Don’t take money from strangers

Q: we thought we’d successfully raised investment from an overseas investor. The paperwork was signed, we sent over our bank account details, and then they went dark. Despite a lot of chasing, they just disappeared and we’re back to square one. Now I’m worried that we won’t be able to raise from other investors once they learned that this happened. What should we do?

The good news is: it shouldn’t matter. It shouldn’t have any bearing on your ability to raise a round from other investors. Be open about the fact that you thought you had a round squared away when the investor went dark and left you hanging — it’s not your fault. If anything, the fact that it progressed so far before it fell over helps indicate that you’re an investible startup.

There’s a lesson in this for all of us: not all investment capital is equal and investment can’t be measured in just dollars. How they can help you following their investment and whether they have a track record of doing the right thing for the companies in their portfolio is ultimately more important than the valuation you agree on. Value = dollars + valuation + speed of execution x (experience in your area + reputation within the industry + evidence of helping portfolio companies scale, solve problems, hire great people and tell great stories).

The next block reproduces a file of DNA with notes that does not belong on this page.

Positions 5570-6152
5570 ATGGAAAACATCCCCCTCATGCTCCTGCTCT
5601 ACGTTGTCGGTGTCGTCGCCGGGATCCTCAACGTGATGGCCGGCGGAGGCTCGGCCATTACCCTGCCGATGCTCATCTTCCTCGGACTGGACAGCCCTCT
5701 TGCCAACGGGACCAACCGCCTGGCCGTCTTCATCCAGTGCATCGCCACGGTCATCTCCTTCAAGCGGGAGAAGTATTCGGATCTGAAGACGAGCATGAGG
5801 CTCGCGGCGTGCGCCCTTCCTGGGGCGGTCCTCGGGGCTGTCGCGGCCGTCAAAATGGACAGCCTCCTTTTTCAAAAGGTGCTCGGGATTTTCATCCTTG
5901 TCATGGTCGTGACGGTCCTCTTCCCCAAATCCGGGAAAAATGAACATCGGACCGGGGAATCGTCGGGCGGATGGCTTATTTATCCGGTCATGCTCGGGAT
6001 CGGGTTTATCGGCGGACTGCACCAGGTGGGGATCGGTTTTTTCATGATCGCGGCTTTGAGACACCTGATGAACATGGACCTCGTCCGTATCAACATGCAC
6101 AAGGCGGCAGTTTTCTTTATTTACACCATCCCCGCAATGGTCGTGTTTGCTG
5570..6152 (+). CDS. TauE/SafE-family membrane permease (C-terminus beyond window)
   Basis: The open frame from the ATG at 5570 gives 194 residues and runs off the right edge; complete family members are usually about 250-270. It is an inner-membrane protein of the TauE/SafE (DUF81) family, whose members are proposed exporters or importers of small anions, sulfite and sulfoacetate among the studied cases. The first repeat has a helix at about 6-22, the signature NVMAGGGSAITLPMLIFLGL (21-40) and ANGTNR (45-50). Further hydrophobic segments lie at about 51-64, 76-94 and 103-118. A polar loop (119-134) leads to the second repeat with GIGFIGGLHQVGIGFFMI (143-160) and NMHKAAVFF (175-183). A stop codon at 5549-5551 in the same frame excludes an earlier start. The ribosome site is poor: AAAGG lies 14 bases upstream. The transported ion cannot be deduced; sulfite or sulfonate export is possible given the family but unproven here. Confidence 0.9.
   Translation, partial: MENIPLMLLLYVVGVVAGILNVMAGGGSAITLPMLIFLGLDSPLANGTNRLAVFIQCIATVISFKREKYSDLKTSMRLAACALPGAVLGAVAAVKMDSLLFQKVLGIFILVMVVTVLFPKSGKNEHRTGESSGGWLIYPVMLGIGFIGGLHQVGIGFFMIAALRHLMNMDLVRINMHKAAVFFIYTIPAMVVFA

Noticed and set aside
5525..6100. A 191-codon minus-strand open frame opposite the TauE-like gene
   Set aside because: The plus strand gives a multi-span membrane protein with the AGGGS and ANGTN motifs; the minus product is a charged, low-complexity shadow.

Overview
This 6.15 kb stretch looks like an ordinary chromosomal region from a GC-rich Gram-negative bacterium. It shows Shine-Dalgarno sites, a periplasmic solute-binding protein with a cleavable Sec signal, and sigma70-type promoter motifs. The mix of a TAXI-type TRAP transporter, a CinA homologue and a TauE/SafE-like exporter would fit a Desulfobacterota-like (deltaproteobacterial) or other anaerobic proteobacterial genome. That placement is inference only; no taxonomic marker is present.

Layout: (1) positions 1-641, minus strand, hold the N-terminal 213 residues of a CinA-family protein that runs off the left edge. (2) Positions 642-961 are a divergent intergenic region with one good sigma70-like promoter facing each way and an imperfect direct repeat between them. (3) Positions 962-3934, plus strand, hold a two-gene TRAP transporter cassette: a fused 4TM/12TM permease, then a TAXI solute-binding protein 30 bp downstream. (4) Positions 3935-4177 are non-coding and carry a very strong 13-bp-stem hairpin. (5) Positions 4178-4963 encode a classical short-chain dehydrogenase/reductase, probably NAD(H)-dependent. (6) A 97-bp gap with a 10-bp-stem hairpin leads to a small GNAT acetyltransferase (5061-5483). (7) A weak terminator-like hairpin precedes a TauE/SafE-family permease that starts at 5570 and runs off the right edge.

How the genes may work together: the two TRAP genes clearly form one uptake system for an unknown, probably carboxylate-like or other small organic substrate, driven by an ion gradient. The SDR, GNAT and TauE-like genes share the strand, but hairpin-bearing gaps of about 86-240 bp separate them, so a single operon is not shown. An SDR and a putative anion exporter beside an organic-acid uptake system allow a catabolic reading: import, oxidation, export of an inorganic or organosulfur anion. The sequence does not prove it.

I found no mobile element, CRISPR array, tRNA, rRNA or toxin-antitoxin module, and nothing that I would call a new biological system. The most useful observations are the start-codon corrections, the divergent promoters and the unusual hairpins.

Just as they do their due diligence on you, you need to do your due diligence on each investor, especially on the lead investor.

Something about their board room just didn’t seem right, but I couldn’t quite put my finger on it..

You wouldn’t marry someone who bought you dinner on your first date. But from the day you sign the investor’s term sheet to the day they receive the proceeds of their investment in your startup, you are in a relationship as difficult to unwind as a marriage. You don’t have time to date for a year, so you should at least speak to some of the other people they’ve been in relationships with!

Once there’s an indication of interest (eg you’ve talked and they’ve invited you back for one more pitch to their board, their investment committee or a quorum of partners, and then they’ve offered you a term sheet), at that point ask them for an introduction to the CEOs of some of the other startups they’ve invested in. Talk to those people and ask them about how the relationship has gone.

It’s easy: don’t take money from strangers.